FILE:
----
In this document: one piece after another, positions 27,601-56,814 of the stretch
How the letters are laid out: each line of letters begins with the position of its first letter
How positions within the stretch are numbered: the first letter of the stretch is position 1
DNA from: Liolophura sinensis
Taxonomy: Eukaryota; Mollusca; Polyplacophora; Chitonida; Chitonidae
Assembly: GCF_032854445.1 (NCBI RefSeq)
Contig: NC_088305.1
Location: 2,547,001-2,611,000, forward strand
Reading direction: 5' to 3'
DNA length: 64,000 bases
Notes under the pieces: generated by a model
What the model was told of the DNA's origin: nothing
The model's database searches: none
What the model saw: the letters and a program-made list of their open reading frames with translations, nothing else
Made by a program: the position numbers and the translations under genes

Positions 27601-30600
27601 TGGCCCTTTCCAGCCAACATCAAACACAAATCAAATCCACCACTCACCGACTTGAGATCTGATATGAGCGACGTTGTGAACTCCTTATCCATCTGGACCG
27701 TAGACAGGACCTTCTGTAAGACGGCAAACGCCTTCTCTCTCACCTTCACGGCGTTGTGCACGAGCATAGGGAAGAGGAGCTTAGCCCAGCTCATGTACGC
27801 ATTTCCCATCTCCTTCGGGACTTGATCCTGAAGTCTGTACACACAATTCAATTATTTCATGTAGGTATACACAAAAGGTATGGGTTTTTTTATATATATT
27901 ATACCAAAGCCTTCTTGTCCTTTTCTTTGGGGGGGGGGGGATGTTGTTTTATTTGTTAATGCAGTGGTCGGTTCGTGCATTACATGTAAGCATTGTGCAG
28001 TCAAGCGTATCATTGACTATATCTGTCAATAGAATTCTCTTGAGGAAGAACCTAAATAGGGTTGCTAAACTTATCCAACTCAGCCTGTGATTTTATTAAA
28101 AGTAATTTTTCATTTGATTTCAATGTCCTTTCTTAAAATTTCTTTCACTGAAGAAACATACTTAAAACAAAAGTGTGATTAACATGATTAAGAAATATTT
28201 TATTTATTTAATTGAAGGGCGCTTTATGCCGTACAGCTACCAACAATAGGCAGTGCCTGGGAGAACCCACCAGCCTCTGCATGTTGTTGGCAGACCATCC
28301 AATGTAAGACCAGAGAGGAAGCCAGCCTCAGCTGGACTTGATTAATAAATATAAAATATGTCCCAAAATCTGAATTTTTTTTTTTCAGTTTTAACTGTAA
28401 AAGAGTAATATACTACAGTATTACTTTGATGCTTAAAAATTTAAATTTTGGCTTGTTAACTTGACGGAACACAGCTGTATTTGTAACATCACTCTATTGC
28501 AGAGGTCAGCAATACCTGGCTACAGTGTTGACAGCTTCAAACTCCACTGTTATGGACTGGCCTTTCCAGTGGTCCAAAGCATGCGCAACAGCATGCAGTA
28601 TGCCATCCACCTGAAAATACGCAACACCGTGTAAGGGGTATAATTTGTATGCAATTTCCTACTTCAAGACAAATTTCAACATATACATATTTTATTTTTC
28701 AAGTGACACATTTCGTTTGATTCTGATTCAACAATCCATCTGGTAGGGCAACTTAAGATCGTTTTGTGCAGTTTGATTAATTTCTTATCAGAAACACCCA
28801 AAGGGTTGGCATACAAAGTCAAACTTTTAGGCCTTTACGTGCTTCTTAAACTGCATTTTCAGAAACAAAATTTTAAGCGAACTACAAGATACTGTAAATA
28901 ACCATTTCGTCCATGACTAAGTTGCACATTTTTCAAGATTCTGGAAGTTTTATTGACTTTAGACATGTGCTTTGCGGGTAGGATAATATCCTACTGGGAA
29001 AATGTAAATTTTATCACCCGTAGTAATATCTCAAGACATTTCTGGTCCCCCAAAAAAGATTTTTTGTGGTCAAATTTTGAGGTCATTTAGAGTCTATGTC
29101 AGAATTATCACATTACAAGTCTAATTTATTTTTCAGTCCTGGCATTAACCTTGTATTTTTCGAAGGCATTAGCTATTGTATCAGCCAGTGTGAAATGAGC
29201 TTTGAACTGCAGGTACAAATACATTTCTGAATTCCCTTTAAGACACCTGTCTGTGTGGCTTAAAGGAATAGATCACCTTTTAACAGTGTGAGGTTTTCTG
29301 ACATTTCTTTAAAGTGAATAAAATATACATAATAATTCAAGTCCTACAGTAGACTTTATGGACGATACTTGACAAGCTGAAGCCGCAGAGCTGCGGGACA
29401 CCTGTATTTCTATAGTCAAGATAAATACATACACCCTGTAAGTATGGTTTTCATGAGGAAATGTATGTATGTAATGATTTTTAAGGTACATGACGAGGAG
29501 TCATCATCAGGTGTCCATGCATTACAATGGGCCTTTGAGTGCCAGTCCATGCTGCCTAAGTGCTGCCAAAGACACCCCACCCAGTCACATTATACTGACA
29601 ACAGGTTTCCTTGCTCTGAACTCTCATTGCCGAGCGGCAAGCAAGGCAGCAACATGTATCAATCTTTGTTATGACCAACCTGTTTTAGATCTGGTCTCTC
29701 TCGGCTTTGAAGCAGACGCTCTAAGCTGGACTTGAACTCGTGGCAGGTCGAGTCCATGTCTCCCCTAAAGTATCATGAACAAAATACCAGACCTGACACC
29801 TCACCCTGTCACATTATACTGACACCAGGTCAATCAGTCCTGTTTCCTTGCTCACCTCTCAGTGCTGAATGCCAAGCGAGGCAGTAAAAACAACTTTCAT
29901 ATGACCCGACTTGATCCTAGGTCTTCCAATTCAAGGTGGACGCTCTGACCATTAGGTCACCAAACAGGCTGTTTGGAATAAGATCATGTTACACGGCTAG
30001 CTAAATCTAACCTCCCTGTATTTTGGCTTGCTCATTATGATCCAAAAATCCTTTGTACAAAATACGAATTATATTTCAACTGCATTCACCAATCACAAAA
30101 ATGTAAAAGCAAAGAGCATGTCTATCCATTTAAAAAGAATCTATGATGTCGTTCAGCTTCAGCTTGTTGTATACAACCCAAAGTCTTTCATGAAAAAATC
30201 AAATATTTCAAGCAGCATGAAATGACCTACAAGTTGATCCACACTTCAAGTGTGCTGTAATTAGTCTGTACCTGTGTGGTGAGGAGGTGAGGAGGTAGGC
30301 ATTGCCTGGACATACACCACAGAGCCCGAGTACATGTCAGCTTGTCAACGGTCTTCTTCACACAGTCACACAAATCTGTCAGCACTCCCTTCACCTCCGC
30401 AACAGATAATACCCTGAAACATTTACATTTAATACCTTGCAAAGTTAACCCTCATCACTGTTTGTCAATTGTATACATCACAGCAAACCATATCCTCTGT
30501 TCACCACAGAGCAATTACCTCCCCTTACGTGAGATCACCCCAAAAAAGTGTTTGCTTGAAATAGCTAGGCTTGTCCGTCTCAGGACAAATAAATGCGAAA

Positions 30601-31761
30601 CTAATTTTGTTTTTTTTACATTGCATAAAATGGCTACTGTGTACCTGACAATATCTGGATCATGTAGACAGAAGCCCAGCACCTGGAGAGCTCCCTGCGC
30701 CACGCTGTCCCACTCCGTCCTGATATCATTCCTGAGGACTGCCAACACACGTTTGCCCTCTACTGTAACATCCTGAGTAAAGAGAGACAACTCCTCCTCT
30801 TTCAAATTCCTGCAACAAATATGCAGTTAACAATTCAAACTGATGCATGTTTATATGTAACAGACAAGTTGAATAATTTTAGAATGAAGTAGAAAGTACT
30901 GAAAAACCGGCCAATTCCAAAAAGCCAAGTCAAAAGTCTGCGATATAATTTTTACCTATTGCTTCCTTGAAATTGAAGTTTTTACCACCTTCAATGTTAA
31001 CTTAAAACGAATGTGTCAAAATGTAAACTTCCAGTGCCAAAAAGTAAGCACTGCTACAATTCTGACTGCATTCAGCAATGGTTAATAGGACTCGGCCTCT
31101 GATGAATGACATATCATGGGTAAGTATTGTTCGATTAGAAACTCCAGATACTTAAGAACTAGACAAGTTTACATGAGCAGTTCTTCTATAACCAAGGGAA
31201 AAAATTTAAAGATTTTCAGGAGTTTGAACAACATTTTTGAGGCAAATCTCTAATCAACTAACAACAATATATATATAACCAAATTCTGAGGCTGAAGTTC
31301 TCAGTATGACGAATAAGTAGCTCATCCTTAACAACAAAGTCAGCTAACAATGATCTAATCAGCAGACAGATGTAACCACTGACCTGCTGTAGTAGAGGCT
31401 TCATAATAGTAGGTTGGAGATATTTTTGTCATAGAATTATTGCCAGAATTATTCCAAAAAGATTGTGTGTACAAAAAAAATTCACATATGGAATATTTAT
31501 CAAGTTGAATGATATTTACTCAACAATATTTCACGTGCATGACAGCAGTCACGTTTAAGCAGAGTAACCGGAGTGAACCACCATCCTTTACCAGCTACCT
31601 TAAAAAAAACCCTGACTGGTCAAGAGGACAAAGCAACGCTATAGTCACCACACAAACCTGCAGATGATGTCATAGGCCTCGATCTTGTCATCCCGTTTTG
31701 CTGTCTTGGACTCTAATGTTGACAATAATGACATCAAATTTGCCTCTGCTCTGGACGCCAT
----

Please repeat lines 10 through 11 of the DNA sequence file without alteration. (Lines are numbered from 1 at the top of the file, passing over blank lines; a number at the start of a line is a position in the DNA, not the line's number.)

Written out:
DNA length: 64,000 bases
Notes under the pieces: generated by a model